“But it can't be understated how great a job the Xbox platform team have done in building Xbox One X, and the hardware team have done a flawless job developing it to be compatible with Xbox One and One S. They deserve huge credit for this – it's not just players who are enjoying the Xbox One X experience, I guarantee developers are too.”
According to Fulton one of exciting parts of the process was discovering just how much extra headroom they had with the hardware, even after getting the game running in native 4K.
“We had a fairly good idea before we started because we were familiar with the technical specifications of the console, but we were thrilled to find we had more than we expected,” says Fulton. “In that situation, as a developer, you have a lot of choices in how to spend that budget.
“We took a holistic approach, considering the elements of our game which were most important to the final frame and which would give the best ‘bang for buck’ for the player. In a game like Horizon, the three most important visual elements are the car, the road, and the sky, so we focused our improvements on these key areas. These included increased resolution in our car reflections to make them sharper and clearer, increased resolution in our environment shadows, smoother motion blur to improve the sensation of speed, and better anisotropic filtering which greatly improves texture detail, especially on the road surface in front of the car.”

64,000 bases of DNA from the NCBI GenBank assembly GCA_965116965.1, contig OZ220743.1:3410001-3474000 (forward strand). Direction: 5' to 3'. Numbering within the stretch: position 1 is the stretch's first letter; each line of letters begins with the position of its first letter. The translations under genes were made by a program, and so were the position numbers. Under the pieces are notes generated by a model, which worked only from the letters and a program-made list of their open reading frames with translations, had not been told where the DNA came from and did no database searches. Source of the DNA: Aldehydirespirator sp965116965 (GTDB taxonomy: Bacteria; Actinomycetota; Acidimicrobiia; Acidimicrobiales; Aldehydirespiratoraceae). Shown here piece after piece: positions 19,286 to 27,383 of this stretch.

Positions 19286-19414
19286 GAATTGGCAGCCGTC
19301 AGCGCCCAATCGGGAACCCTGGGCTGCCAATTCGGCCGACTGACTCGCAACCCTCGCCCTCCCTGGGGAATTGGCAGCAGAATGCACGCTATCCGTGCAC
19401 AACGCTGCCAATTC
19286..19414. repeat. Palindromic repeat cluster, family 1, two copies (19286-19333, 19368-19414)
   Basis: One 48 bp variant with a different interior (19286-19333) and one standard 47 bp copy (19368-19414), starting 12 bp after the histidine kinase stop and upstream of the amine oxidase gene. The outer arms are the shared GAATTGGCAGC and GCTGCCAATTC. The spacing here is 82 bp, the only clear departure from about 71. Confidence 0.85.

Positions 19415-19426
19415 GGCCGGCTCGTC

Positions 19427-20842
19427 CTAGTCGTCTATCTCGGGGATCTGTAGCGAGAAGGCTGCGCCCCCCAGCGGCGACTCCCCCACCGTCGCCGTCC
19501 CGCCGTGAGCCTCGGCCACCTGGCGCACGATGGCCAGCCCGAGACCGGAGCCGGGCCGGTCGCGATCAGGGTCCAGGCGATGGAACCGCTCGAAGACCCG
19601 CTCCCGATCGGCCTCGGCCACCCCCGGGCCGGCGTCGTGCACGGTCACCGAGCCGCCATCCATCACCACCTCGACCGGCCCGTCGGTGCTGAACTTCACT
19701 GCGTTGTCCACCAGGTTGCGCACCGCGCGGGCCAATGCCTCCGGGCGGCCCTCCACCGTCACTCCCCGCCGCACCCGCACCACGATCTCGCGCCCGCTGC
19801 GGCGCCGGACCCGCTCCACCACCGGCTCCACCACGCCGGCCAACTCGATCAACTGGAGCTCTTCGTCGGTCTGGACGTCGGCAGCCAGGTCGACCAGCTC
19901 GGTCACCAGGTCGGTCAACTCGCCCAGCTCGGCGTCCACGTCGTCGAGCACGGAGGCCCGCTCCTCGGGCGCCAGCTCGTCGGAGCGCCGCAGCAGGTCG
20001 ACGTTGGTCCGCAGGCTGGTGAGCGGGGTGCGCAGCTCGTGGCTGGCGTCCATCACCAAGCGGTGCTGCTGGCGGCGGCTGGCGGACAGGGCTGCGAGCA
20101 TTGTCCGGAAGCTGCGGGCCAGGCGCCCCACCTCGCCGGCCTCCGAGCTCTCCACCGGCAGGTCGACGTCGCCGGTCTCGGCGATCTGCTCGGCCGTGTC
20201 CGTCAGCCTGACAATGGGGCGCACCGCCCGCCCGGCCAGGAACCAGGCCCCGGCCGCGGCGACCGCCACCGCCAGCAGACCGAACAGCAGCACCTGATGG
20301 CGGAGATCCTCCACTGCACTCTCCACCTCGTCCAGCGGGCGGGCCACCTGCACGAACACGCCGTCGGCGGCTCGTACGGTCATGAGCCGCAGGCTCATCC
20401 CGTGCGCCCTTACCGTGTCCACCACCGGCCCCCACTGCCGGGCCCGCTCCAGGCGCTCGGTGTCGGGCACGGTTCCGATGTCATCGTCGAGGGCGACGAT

I’ve actually achieved very little in Forza Horizon 3 since returning to its warm embrace. I think I’ve done a handful of races, but really only as a means of changing up my car class and subsequently refreshing the NPC fleet of other racers hooning through the world around me. The rest of the time I’ve spent joyriding around the map, blowing the cobwebs out of some cars that didn’t get much tarmac-time the first time around and gawking at the new level of detail.
It’s still a brilliantly-designed game, from top to bottom, but the recent update really knocks it up a notch.
“For me, the 'wow' factor in this enhanced version is the image quality of the whole frame,” says Fulton. “That's obviously a great deal to do with the true 4K resolution – we don’t do any resolution scaling or checkerboarding so the image is always 3840 x 2160.”